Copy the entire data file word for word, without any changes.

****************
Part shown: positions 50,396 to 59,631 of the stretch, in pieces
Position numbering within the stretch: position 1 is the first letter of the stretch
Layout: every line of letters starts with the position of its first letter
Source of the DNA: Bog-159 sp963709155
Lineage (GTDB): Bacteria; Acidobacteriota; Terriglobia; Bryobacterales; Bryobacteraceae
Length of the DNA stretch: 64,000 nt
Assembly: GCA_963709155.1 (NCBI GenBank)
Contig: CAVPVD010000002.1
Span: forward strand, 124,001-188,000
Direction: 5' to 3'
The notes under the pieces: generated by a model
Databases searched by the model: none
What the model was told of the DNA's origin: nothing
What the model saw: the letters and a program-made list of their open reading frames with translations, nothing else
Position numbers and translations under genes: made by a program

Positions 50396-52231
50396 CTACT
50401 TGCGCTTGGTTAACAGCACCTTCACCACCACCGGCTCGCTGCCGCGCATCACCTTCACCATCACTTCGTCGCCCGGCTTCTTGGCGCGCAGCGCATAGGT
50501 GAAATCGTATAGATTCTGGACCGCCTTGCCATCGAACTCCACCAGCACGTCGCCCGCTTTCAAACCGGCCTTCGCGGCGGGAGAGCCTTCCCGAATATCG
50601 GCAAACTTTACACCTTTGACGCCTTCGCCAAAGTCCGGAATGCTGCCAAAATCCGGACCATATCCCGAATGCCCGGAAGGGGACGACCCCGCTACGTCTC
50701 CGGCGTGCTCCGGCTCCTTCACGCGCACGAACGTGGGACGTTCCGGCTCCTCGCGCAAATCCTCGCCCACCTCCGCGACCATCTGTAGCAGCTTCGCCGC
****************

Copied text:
Part shown: positions 50,396 to 59,631 of the stretch, in pieces
Position numbering within the stretch: position 1 is the first letter of the stretch
Layout: every line of letters starts with the position of its first letter
Source of the DNA: Bog-159 sp963709155
Lineage (GTDB): Bacteria; Acidobacteriota; Terriglobia; Bryobacterales; Bryobacteraceae
Length of the DNA stretch: 64,000 nt
Assembly: GCA_963709155.1 (NCBI GenBank)
Contig: CAVPVD010000002.1
Span: forward strand, 124,001-188,000
Direction: 5' to 3'
The notes under the pieces: generated by a model
Databases searched by the model: none
What the model was told of the DNA's origin: nothing
What the model saw: the letters and a program-made list of their open reading frames with translations, nothing else
Position numbers and translations under genes: made by a program

Positions 50396-52231
50396 CTACT
50401 TGCGCTTGGTTAACAGCACCTTCACCACCACCGGCTCGCTGCCGCGCATCACCTTCACCATCACTTCGTCGCCCGGCTTCTTGGCGCGCAGCGCATAGGT
50501 GAAATCGTATAGATTCTGGACCGCCTTGCCATCGAACTCCACCAGCACGTCGCCCGCTTTCAAACCGGCCTTCGCGGCGGGAGAGCCTTCCCGAATATCG
50601 GCAAACTTTACACCTTTGACGCCTTCGCCAAAGTCCGGAATGCTGCCAAAATCCGGACCATATCCCGAATGCCCGGAAGGGGACGACCCCGCTACGTCTC
50701 CGGCGTGCTCCGGCTCCTTCACGCGCACGAACGTGGGACGTTCCGGCTCCTCGCGCAAATCCTCGCCCACCTCCGCGACCATCTGTAGCAGCTTCGCCGC